Francis falters in addressing sex abuse
Dennis Coday, Sep. 23, 2015, National Catholic Reporter
Let me make just one short observation, about an obviously heartfelt, multifaceted address by Pope Francis to the U.S. bishops. There are many things to compliment and tease out of this speech over coming days. There was, however, one glaring oversight that will draw criticism.
Francis made one (Vatican correspondent Josh McElwee called it “oblique”) reference to the clergy sexual abuse crisis. Here is the entire paragraph:
I am also conscious of the courage with which you have faced difficult moments in the recent history of the Church in this country without fear of self-criticism and at the cost of mortification and great sacrifice. Nor have you been afraid to divest whatever is unessential in order to regain the authority and trust which is demanded of ministers of Christ and rightly expected by the faithful. I realize how much the pain of recent years has weighed upon you and I have supported your generous commitment to bring healing to victims – in the knowledge that in healing we too are healed – and to work to ensure that such crimes will never be repeated.
This was followed by loud applause. Given the audience, I guess that's not surprising, but it was sadly disappointing.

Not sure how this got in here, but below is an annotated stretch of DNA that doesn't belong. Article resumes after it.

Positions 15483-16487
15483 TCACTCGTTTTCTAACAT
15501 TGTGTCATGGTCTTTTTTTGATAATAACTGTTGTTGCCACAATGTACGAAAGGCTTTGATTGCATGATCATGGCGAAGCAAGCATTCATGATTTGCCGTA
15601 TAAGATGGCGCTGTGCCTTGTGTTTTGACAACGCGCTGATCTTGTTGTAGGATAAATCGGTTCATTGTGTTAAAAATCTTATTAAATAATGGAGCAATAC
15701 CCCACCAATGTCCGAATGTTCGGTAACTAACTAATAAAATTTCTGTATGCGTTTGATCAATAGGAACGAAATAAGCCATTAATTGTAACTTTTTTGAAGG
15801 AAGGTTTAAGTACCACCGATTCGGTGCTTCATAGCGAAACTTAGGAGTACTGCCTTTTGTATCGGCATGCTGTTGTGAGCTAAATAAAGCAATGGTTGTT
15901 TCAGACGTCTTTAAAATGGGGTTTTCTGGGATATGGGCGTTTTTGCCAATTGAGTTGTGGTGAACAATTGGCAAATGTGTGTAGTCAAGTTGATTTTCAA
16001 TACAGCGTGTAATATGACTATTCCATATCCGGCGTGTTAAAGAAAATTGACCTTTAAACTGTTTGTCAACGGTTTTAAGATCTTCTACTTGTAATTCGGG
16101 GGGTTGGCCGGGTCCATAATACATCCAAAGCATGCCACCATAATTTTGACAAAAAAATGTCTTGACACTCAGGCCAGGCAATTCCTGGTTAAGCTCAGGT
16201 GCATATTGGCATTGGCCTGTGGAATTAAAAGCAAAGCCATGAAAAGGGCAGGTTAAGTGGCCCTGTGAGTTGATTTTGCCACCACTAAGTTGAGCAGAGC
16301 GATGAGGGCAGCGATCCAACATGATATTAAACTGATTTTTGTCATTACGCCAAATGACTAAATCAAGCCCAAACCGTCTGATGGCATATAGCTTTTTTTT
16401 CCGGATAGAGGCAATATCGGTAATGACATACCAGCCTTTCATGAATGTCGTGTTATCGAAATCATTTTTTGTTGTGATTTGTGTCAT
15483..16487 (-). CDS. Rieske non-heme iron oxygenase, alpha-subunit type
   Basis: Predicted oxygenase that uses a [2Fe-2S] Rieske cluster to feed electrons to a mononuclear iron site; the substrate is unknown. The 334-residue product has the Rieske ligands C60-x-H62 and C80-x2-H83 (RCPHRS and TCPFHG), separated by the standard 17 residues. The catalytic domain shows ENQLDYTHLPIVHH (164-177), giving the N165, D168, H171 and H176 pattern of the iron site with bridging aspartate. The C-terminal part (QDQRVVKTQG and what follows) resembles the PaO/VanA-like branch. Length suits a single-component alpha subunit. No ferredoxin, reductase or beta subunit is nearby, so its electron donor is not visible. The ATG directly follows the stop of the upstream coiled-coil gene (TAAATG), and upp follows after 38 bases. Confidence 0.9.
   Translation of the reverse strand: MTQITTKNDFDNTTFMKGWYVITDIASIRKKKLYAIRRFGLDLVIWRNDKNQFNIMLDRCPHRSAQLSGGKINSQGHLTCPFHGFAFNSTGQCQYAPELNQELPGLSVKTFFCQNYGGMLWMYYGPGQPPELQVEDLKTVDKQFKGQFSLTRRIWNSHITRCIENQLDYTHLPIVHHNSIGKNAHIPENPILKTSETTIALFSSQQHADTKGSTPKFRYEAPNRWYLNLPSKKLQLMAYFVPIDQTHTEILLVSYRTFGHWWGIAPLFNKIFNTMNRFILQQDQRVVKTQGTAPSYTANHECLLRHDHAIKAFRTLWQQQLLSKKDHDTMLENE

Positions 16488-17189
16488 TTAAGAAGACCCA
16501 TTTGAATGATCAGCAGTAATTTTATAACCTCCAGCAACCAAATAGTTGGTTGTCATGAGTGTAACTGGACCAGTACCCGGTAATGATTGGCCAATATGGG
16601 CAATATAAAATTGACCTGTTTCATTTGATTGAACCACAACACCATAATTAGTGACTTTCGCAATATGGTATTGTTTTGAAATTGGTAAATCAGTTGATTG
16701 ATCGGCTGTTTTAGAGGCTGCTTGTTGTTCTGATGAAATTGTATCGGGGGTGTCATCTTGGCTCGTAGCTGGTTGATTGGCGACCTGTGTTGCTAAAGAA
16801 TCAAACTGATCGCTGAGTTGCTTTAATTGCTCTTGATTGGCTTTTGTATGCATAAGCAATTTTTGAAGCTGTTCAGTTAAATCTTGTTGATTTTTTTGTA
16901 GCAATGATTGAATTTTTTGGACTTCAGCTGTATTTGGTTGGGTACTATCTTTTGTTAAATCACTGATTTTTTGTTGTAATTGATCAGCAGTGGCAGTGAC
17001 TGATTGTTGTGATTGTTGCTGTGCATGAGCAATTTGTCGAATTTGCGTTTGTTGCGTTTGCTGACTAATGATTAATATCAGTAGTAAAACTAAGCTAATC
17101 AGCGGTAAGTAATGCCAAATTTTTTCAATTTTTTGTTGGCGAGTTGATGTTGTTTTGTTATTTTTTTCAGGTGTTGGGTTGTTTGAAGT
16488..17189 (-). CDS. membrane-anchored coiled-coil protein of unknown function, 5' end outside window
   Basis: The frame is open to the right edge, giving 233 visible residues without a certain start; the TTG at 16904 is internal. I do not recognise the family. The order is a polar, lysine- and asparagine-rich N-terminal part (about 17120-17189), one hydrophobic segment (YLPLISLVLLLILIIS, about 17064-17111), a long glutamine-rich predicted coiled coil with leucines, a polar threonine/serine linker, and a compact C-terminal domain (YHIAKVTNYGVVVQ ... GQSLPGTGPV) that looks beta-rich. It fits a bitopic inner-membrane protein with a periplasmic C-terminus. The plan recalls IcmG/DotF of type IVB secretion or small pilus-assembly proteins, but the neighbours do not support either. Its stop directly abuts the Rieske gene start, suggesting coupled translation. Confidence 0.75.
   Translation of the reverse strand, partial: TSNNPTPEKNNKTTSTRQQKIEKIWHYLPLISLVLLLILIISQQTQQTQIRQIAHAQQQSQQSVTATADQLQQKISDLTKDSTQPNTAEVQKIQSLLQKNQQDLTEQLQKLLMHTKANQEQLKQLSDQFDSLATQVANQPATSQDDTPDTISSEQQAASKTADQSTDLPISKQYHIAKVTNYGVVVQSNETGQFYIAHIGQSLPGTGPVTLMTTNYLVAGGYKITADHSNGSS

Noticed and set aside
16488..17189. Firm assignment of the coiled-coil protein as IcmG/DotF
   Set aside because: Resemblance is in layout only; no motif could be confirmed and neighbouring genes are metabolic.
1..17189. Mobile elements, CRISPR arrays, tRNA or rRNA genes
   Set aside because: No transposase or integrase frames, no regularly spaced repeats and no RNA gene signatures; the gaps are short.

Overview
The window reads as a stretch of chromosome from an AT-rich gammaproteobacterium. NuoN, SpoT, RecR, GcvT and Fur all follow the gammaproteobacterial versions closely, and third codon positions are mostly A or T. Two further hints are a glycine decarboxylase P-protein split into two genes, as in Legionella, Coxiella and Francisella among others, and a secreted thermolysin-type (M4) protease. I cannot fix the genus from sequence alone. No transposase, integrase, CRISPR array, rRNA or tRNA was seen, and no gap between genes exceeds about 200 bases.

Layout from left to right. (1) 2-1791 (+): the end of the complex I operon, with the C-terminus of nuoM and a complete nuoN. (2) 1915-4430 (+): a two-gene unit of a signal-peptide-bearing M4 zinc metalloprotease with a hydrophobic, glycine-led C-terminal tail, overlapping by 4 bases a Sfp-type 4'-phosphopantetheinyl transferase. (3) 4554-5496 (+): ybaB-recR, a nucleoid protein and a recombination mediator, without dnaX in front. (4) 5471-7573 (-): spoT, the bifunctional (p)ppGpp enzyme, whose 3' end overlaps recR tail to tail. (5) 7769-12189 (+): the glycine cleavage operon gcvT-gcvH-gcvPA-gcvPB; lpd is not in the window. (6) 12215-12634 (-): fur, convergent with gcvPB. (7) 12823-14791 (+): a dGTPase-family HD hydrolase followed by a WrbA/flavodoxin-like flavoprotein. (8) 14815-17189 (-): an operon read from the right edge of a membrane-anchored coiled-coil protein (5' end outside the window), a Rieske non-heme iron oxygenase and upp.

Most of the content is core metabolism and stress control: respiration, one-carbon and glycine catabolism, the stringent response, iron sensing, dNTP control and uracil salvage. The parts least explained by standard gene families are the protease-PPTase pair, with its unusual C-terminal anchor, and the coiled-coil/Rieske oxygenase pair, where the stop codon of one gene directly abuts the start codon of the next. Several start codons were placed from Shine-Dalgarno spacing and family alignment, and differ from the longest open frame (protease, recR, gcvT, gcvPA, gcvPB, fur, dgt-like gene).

I have to wonder where is the forthrightness we have come to expect of Pope Francis. At the very least he could have used the words “clergy sexual abuse of minors.” This oblique reference will do . . .
50 State AG Call for Grand Jury
Any investigation must be:
- independent of and separate from the church
- must have subpoena powers and ability to compel testimony under oath
Anything short of these criteria is a sham and whitewash.
In addition, write letters to the editor, make phone calls to politicians as they can apply pressure to keep them responsive to our demand. We need to make efforts to ensure that they follow up on what the state is doing to investigate these crimes.
The Attorneys General of forty states have inquired about the grand jury process in Pennsylvania. Let's get statewide investigations going in fifty states.
Note to Letter Writers
Use your own words and style of writing. Cut and paste from the templates as you wish. Include your experiences, whether as a survivor or as a member of the community. And relate your letter to the state you were abused in or state now living in.